radar, sonar, acoustic and wave propagation. The parabolic equation

has been recently used in scattering calculations in acoustics [2] and

electromagnetics [3].

2. THE PARABOLIC EQUATION FRAMEWORK

In this paper we concentrate on three dimensional analysis using

parabolic equation. In all equations, the time dependence of the ﬁelds

is assumed as exp(−jωt). For horizontal polarization, the electric ﬁeld

**E only has non-zero component E
**

z

, while for vertical polarization,

the magnetic ﬁeld

H has the only one non-zero component H

z

. The

reduced function u is deﬁned as

u(x, y, z) = exp(−ikx)ψ(x, y, z) (1)

In which ψ(x, y, z) is the E

z

component for horizontal polarization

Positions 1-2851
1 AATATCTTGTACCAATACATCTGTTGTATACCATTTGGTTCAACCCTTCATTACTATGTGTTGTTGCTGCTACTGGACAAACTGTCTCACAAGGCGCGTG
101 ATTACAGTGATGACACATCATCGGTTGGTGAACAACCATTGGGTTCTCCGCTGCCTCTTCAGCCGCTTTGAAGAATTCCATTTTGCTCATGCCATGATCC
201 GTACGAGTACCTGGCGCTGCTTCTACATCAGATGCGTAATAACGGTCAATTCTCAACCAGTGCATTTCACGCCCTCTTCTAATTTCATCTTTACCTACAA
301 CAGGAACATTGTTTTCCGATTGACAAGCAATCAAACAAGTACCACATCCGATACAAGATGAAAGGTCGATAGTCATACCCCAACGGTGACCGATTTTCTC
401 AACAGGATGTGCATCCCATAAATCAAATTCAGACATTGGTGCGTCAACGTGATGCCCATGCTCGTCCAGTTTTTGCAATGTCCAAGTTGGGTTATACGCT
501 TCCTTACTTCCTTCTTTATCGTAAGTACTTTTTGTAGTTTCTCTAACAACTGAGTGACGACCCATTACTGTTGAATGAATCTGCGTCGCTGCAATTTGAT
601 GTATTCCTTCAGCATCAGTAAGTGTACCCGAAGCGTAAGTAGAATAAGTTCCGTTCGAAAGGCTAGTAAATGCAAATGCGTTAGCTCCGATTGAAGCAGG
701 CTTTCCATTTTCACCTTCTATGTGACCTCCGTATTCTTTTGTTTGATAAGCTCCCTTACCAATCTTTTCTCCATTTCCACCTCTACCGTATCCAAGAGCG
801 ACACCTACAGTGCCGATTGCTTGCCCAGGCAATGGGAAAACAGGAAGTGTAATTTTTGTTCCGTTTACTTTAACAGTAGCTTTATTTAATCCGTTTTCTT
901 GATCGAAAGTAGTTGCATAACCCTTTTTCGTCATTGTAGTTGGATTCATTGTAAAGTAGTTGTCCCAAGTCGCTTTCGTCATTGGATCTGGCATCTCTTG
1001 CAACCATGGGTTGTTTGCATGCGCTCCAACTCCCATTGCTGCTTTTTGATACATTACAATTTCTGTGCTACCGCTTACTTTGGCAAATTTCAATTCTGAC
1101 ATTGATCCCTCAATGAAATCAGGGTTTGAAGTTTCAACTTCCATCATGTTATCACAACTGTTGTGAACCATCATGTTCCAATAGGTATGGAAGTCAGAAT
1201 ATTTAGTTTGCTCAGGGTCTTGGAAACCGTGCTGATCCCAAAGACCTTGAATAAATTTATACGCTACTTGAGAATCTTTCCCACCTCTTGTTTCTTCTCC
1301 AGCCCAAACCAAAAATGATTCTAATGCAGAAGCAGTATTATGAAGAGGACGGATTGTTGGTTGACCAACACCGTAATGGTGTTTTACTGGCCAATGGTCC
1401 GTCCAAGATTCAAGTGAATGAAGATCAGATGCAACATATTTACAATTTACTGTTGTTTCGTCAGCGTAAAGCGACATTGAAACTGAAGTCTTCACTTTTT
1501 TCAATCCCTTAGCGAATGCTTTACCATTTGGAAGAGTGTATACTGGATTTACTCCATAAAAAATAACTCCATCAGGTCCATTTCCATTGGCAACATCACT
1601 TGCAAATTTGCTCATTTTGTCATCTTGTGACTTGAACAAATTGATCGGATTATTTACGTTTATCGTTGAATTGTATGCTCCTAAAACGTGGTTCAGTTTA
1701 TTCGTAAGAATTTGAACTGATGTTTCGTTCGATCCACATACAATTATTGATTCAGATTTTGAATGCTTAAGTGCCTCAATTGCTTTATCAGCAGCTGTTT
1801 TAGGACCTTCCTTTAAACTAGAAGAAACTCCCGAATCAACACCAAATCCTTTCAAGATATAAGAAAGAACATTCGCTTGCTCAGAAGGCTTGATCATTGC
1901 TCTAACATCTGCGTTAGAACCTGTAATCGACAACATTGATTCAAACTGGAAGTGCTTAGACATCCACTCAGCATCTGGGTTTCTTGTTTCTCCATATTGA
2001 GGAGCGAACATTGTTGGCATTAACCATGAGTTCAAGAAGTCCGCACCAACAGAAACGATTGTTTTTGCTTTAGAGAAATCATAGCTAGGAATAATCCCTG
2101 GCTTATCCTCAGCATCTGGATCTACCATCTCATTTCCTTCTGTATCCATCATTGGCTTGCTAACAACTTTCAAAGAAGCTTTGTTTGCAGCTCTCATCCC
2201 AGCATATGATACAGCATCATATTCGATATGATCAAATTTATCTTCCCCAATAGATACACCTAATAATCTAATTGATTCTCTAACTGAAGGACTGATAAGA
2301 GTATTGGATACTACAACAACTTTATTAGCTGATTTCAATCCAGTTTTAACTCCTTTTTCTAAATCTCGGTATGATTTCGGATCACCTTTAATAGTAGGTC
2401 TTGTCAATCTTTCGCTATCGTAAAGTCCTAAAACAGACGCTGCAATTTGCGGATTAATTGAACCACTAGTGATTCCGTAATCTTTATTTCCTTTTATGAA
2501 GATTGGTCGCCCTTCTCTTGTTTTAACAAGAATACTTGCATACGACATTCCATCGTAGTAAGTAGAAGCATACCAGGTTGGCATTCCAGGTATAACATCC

and H

z

component for vertical polarization. The paraxial direction

is assumed along the x axis. Assuming the refractive index of

the medium, n, the ﬁeld component ψ satisﬁes the following three

dimensional wave equation

∂

2

ψ

∂x

2

+

∂

2

ψ

∂y

2

+

∂

2

ψ

∂z

2

+ k

2

n

2

ψ = 0 (2)

Using equations (1) and (2), the wave equation in terms of u is

∂

2

u

∂x

2

+

∂

2

u

∂y

2

+

∂

2

u

∂z

2

+ 2ik

∂u

∂x

+ k

2

(n

2

−1)u = 0 (3)

Considering Q =

1

k

2

∂

2

∂y

2

+

1

k

2

∂

2

∂z

2

+ n

2

, (3) is reduced to

∂

2

u

∂x

2

+ 2ik

∂u

∂x

+ k

2

(Q

2

−1)u = 0 (4)

Which can be written as

¸

∂

∂x

+ ik(1 + Q)

¸

∂

∂x

+ ik(1 −Q)

u = 0 (5)

Decomposing equation (5), the following pair of equations is obtained

∂u

∂x

= −ik(1 −Q)u (6a)

∂u

∂x

= −ik(1 + Q)u (6b)

Progress In Electromagnetics Research, PIER 57, 2006 267

The solution to (6a) corresponds to the forward propagating waves

while that of (6b) concerns backward propagating waves.

3. SCATTERED FIELDS CALCULATIONS

The simplest approximation of (6a) is obtained using the ﬁrst order

expansion of Taylor series. Using this approximation, the standard

parabolic equation is obtained. We assume Q as